As soon as the apples in pot 1 are softened, I dump them into a bowl to begin to cool. I rinse this pot and then give it back to the kids to fill with more cut apples.


Now, with our saucer set up, I pour the apples into the top and start to turn the crank. All the kids like to have a turn helping with this part! The apples go into the top and then the crank turns them into the saucer. Applesauce falls out of the side of the saucer and all the stems, seeds, peels and cores come out the end. It is an amazing tool!


When we are done with processing the apples from pot 1, I check pot 2 for soft apples. If they are ready, we pour them into a bowl, rinse the pot and fill it with more apples. Pot 1 goes back to heat and we just keep going this way.


When the bowl with the applesauce in it is getting full, we stop what we are doing and add some spices. We use Jonagold and Fuji apples and have never needed to add any sugar at all. After we mix it, it is time to start filling jars. I pull several jars out of the boiling canning pot and use a measuring cup with a handle (two cup, glass measuring cup) to pour the sauce into the jars. I use a funnel to get the sauce in without getting it on the jars. As soon as the sauce is in, I pull a lid from the boiling water and use a rim to keep it on. We keep filling the jars this way.


Once we have processed all our apples and all our jars are full, I tighten all the rims and return them to the boiling water in the canning pot. They need to boil in the water bath for 20 minutes, completely submerged. Depending on how much applesauce you have, you might need to do this in batches.



After the time has elapsed, we pull the jars out and put them on a towel to cool. As they cool, you should hear them pop. When they pop, the canning seal is REALLY sealed. Once they are sealed, they will keep for several years. We normally make some applesauce without seasoning, some with cinnamon and clove and some with our secret ingredient that turns our applesauce pink! The pink is my favorite, by far!


We love the process and I love helping my kids to learn that hard work done together can create something so yummy. We work hard to make it fun and everyone enjoys the process. Every now and then, I will send them off to play while I process some on my own. The breaks help a ton!


We also save some apples for pies and cakes. This year, Josiah and Benjamin used my apple/peeler/corer/slicer to prepare apples for other uses. We find that one apple can make about a cup of sliced apple. My pie recipe calls for 6 cups of sliced apples so we froze sliced, peeled apples in this quantity seasoned with cinnamon and sugar in Ziploc bags. Throughout the next year, I will be able to pull a bag of fresh apples out of my deep freeze and quickly and easily make home-made apple pie.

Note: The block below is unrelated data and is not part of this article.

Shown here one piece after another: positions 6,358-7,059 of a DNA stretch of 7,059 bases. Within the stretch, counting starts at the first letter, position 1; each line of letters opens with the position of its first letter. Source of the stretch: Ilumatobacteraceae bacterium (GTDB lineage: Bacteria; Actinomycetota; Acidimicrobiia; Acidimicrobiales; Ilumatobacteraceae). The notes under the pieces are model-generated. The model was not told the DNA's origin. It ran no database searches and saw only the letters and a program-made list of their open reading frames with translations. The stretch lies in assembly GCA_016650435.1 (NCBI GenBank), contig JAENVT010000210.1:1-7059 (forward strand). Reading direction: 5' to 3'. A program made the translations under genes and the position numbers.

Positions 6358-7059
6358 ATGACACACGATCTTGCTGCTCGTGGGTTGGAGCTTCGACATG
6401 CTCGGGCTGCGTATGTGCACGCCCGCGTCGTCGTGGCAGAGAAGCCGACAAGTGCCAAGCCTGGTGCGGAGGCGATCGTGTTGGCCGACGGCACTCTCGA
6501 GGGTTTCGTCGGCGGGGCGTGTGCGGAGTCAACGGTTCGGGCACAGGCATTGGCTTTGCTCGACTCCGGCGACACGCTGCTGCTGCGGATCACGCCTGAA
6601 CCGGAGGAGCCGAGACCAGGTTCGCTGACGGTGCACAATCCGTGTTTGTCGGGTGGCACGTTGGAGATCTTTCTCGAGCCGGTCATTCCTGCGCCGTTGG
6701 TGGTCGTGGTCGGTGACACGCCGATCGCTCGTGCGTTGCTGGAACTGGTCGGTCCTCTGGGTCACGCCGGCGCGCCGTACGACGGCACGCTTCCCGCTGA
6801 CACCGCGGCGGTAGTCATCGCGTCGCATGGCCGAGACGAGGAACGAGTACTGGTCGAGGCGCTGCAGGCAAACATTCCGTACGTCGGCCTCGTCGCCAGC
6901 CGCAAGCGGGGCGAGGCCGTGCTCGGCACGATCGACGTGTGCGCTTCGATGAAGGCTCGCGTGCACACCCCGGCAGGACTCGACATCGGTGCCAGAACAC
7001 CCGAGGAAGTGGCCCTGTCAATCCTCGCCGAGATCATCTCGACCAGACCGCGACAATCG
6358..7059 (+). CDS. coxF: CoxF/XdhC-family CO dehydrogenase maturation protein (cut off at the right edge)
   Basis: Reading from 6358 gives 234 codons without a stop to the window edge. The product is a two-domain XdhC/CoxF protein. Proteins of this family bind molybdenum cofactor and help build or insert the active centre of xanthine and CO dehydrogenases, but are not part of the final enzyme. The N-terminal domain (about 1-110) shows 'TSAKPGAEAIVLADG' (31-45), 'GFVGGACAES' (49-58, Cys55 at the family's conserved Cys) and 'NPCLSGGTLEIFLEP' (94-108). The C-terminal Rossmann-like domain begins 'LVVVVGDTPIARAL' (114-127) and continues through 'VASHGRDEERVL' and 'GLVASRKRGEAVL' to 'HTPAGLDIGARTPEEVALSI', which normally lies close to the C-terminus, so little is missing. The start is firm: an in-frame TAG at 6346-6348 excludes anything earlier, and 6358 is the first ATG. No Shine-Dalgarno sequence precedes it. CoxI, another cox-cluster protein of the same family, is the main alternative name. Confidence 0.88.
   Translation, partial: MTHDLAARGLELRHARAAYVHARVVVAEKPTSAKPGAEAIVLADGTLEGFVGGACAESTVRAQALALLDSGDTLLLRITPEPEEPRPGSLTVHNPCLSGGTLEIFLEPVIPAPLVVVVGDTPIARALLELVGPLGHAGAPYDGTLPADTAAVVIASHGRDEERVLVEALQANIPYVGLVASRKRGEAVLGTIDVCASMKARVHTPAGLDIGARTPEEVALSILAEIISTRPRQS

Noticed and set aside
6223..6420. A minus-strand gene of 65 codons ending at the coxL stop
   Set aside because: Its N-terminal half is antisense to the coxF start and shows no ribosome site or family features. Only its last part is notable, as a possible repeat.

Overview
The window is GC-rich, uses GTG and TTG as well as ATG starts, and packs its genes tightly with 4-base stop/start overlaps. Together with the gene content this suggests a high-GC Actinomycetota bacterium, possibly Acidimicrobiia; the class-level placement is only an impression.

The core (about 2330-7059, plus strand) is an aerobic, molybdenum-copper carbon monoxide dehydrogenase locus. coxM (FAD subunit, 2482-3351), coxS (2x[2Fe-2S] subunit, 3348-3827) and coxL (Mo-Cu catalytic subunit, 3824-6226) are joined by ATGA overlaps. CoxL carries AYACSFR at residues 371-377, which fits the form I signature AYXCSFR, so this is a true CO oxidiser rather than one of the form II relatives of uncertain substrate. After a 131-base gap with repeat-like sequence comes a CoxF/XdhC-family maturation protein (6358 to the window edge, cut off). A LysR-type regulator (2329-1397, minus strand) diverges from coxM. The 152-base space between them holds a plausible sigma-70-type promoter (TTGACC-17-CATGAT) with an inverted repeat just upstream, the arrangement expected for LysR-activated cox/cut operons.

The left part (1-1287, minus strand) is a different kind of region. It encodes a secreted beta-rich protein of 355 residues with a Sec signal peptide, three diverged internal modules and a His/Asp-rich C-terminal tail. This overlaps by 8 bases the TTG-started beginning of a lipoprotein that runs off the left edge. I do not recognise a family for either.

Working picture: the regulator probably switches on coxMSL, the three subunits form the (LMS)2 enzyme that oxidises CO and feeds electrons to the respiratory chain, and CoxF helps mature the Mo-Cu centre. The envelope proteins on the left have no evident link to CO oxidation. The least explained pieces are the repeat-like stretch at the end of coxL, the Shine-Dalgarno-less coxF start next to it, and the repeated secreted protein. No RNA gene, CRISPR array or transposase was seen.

This year, we have had two apple saucing sessions. Both lasted just a couple of hours and the jars of applesauce will last us over a year. Every time we serve the applesauce, our children talk about the process. They feel a sense of pride about what they have done together and I love to hear them remember that day. I love that we are eating food we picked and processed and is fully without preservatives.



Last week, my kids got out of school early. Though I was tired, I had my kids at home for a bit of extra time and chose to do something together. I needed to regroup. Sometimes, I need to remember that needing to regroup does not always mean spending time alone. No doubt about it, it was work. But in the end, I spent the afternoon listening to my children talk and giggle while we sought to reach a common goal. I taught them something concrete that they will have when I am no longer here. We made some memories together and created a way to remember it again and again... and all of it tasted so very sweet.


Now that is a way to regroup.


Blessings on your day!

1 comment:

shannon, mom, wife, blogger said...

ok so i totally want to do this...what GREAT christmas presents!! i would LOVE to get it myself, so i figure it's a good one to give!
hmmmm...where to find all the supplies....
talk to you soon, my friend!
shannon :)